Sunday, November 17, 2013

SHOOT Reviews Thor 2

Loki: [to Thor] You lied to me. I'm impressed.

If you haven’t seen this film yet, remember there are not one but two after movie clips.  The second is a nice bit of feel-good-fun.

Let me say from the word go that Rolling Stone’s Peter Travers (whom I usually wholeheartedly agree with) is wrong in this instance. He says Thor 2 is disappointing.   It cost $170 million smackaroos to make, and thus far is still around $60 million shy of breaking even.  Perhaps it’s too early to make those sort of projections, but it will be a huge surprise if a triumph (as this flick obviously is) fails to make a profit.

The only disappointing thing about Thor 2 is Travers review of it.  Some critics have decided there’s not enough of Loki (Tom Hiddelston) in Thor 2.  I’ve seen this brilliant flick twice and there’s plenty of Loki, in fact there’s far more of him (now a prisoner and considered a traitor by all Asgardians) than I think anyone expects.  Kenneth Branagh directed the first flick, and did a superb job.  Each scene in that film is meticulously crafted.  Thor 2 is less meticulous, but perhaps also more spectacular.  This is a much bigger film, both in scale and scope.  It was directed by some bloke who directed some obscure TV series (called Game of Thrones) and for some reason, his background has imbued this film with a lot of wonderful authenticity.  For those whiners who want more Loki, try to remember that this is a story about Thor, not his brother.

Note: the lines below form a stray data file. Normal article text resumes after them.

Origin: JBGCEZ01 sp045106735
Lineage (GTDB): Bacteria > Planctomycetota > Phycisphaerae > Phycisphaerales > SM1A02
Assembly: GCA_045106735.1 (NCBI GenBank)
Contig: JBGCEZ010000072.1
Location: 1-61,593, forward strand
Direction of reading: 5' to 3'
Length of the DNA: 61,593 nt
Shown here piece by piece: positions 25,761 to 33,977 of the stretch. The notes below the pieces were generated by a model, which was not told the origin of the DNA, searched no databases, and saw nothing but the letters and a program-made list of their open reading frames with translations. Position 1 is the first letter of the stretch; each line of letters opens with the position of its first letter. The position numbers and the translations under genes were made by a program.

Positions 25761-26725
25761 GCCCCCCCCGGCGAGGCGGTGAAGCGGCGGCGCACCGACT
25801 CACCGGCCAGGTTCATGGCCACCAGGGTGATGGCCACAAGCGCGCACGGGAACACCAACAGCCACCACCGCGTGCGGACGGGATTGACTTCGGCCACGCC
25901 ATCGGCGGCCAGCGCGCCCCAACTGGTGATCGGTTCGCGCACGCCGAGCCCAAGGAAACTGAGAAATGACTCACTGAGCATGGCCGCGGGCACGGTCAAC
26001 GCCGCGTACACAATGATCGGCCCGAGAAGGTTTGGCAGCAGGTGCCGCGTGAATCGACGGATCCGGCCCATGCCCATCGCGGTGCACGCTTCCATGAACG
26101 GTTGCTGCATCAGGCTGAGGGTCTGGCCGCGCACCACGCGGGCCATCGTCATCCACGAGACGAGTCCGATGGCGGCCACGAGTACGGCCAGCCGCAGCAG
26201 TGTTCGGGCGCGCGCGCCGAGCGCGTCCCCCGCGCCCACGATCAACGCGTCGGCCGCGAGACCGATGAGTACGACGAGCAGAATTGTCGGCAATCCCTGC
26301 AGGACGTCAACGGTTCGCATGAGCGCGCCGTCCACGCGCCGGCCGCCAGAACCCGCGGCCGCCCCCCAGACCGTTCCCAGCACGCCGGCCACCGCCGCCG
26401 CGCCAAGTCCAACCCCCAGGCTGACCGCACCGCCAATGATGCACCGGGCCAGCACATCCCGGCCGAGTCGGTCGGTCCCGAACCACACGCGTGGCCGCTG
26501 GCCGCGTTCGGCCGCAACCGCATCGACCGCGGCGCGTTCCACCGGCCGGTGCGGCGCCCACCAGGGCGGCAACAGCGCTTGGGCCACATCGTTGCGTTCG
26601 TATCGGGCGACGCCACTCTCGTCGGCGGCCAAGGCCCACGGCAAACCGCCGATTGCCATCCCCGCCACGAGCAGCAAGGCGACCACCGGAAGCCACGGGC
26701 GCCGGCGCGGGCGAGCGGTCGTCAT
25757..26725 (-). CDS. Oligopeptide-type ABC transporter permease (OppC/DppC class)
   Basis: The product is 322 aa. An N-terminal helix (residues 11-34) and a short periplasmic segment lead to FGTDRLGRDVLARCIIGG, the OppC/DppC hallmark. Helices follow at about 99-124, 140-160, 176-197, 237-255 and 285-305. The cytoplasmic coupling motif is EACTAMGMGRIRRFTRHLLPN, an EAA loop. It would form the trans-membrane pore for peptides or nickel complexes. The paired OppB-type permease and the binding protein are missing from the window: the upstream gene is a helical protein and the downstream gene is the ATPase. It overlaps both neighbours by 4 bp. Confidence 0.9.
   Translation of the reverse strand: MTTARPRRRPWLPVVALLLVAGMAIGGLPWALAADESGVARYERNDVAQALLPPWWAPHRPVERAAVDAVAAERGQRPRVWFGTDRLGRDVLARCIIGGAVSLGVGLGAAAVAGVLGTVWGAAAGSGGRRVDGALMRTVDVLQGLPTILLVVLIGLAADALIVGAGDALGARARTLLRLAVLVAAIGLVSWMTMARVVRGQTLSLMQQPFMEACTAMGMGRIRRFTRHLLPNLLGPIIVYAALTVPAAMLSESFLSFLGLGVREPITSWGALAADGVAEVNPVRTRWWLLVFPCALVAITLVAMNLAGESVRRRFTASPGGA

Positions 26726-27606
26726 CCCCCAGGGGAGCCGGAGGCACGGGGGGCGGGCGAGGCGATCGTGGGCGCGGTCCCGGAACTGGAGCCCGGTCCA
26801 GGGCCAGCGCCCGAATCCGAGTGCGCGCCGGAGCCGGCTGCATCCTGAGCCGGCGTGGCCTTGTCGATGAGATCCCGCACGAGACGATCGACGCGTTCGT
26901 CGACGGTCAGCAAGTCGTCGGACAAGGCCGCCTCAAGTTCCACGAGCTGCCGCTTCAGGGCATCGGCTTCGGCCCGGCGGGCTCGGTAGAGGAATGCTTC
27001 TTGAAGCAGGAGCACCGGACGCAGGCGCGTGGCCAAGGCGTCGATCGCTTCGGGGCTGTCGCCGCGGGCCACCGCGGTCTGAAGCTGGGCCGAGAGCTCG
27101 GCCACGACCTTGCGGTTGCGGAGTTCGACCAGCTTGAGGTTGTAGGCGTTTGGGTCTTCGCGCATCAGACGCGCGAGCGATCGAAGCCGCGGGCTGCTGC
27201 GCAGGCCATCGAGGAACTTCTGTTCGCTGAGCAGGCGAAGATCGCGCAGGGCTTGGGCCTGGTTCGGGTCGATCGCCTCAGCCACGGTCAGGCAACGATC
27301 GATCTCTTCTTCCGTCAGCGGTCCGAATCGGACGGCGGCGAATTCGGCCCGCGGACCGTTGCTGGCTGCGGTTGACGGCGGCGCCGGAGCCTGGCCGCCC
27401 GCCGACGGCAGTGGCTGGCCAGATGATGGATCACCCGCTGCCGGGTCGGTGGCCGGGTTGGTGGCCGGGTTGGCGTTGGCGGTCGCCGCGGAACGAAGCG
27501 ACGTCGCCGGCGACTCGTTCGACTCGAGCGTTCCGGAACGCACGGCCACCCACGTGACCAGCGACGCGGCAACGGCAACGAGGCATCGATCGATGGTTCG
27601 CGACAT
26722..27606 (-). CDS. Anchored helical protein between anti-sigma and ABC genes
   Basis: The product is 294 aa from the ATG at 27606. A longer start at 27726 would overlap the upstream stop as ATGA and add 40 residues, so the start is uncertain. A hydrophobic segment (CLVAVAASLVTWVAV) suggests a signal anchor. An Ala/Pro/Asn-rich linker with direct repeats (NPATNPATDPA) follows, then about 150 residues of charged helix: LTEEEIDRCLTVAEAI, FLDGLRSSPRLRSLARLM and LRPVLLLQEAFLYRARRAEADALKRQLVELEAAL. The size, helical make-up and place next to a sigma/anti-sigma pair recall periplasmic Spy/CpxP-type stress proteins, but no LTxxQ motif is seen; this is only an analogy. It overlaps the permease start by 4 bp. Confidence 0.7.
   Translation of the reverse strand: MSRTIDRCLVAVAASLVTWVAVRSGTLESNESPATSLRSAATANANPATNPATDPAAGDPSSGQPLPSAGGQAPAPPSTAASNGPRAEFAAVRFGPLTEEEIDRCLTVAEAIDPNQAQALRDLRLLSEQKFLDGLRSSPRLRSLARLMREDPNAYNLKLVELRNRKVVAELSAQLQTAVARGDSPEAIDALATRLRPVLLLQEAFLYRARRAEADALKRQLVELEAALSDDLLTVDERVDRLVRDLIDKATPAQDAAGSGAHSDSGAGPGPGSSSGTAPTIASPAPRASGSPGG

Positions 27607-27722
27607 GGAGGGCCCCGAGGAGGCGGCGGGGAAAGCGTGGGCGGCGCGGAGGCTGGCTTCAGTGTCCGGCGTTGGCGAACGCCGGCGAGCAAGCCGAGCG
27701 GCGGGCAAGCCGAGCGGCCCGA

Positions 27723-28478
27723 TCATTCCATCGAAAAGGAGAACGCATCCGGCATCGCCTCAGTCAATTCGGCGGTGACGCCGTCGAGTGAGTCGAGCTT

Chris Hemsworth is more memorable and consistent in Thor 2 than he was in Thor or Avengers.  Hemsworth isn't a blonde dude, and it seems it's not easy to maintain either his hair or his blonde five-'o-clock shadow.  But there were a few scenes where he really looked the part.  In Avengers his hair, perhaps due to bad weather, quite often, was a mess.  

What's interesting to note about Loki is that Hiddleston is actually paleskinned, naturally blonde (remember him as F Scott Fitzgerald in Midbnight in Paris?), and so the crow black hair and whitened skin make his blue eyes stand out, and contrive to make his smile seem more mischievous than it actually is.  Interesting.

Jane Foster: It's a different world. Maybe they were different for a reason...

Natalie Portman, happily, probably gets the lion’s share of screentime, after Thor that is. It’s actually hard to know what makes Portman so watchable.  Besides her bright, brown-eyed beauty, and her fresh faced, deer-like body, she has a beatific smile and the acting smarts to match all that booty.  Her presence (I won’t say exactly where) adds a compelling dimension to this flick.  Interestingly, in the original version of Thor Foster is a nurse, and Thor's Earthbound alter ego is doctor Adam Blake.  Jane Foster as a scientist makes much more sense, and the 'explanations' of Norse magic as science adds a nice touch in both films.

I’m not sure why, but Odin (Sir Anthony Hopkins) seems badly off his game this time round.  He seems older, and a little ragged.  Was this intentional?  Whatever the case, he also looks a little different to his first appearance, and disconcertingly so for my money.  His wife Frigga (Rene Russo) and Heimdell (idris Elba) both make up for this to some extent, with some pretty nifty moves.  Darcy (Kat Dennings) is also in fine form as the comic relief (along with her intern).

Darcy Lewis: Look at you. Still all muscly and everything!

If anything I would have liked to have seen a dalliance with Sif, the lovely Jaimie Alexander.  But, of course, our hero is too good for that.
It’s good to see Jane Foster has learnt the lesson from the Prometheus uproar – when a tall object is about to fall on you, roll away. 
Unlike other reviewers, who feel their duty in reviewing a film is recounting its plot, I will merely say that the Dark Elves are hardcore (as they should be), so are the epic battle scenes, and I personally love the combination of swords and spaceships.

Score: 8.8/10

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